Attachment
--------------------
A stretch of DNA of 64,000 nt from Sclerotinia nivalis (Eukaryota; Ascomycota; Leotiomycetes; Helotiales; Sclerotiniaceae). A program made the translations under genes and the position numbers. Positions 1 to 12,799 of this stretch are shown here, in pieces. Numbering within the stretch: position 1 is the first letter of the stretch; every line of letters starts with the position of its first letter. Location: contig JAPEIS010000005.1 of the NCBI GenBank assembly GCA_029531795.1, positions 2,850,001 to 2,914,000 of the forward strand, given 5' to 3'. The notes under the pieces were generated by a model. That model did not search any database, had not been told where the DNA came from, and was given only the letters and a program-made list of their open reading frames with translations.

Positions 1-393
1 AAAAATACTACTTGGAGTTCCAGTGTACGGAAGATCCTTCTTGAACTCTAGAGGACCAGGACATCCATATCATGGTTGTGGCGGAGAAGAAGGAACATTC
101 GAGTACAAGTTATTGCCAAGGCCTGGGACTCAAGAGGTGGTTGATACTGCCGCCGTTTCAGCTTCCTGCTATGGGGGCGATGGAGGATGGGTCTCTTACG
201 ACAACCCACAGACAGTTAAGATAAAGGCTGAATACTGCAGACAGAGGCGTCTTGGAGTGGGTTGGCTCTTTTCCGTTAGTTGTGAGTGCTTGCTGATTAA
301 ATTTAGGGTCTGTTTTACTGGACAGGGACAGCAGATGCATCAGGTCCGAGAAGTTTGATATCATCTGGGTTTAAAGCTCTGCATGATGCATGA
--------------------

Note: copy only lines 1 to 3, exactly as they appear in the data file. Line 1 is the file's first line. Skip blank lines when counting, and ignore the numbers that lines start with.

A stretch of DNA of 64,000 nt from Sclerotinia nivalis (Eukaryota; Ascomycota; Leotiomycetes; Helotiales; Sclerotiniaceae). A program made the translations under genes and the position numbers. Positions 1 to 12,799 of this stretch are shown here, in pieces. Numbering within the stretch: position 1 is the first letter of the stretch; every line of letters starts with the position of its first letter. Location: contig JAPEIS010000005.1 of the NCBI GenBank assembly GCA_029531795.1, positions 2,850,001 to 2,914,000 of the forward strand, given 5' to 3'. The notes under the pieces were generated by a model. That model did not search any database, had not been told where the DNA came from, and was given only the letters and a program-made list of their open reading frames with translations.

Positions 1-393
1 AAAAATACTACTTGGAGTTCCAGTGTACGGAAGATCCTTCTTGAACTCTAGAGGACCAGGACATCCATATCATGGTTGTGGCGGAGAAGAAGGAACATTC